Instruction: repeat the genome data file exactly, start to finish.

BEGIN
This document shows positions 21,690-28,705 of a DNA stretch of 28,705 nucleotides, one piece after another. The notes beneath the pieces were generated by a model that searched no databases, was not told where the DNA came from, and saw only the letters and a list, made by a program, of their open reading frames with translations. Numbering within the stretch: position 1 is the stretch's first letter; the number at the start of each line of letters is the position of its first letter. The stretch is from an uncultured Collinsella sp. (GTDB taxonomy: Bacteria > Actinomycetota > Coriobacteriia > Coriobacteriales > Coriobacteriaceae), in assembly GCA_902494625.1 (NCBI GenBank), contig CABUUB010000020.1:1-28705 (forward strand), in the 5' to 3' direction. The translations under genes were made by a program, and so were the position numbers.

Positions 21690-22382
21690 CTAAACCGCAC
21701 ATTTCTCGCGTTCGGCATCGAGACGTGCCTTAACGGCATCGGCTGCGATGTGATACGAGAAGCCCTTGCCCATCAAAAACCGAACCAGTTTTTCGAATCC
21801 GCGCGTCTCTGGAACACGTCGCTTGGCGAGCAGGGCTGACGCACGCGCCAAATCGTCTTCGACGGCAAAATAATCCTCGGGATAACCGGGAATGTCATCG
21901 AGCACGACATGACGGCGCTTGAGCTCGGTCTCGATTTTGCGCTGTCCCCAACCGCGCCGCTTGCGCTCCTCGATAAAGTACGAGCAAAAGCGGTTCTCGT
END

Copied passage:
This document shows positions 21,690-28,705 of a DNA stretch of 28,705 nucleotides, one piece after another. The notes beneath the pieces were generated by a model that searched no databases, was not told where the DNA came from, and saw only the letters and a list, made by a program, of their open reading frames with translations. Numbering within the stretch: position 1 is the stretch's first letter; the number at the start of each line of letters is the position of its first letter. The stretch is from an uncultured Collinsella sp. (GTDB taxonomy: Bacteria > Actinomycetota > Coriobacteriia > Coriobacteriales > Coriobacteriaceae), in assembly GCA_902494625.1 (NCBI GenBank), contig CABUUB010000020.1:1-28705 (forward strand), in the 5' to 3' direction. The translations under genes were made by a program, and so were the position numbers.

Positions 21690-22382
21690 CTAAACCGCAC
21701 ATTTCTCGCGTTCGGCATCGAGACGTGCCTTAACGGCATCGGCTGCGATGTGATACGAGAAGCCCTTGCCCATCAAAAACCGAACCAGTTTTTCGAATCC
21801 GCGCGTCTCTGGAACACGTCGCTTGGCGAGCAGGGCTGACGCACGCGCCAAATCGTCTTCGACGGCAAAATAATCCTCGGGATAACCGGGAATGTCATCG
21901 AGCACGACATGACGGCGCTTGAGCTCGGTCTCGATTTTGCGCTGTCCCCAACCGCGCCGCTTGCGCTCCTCGATAAAGTACGAGCAAAAGCGGTTCTCGT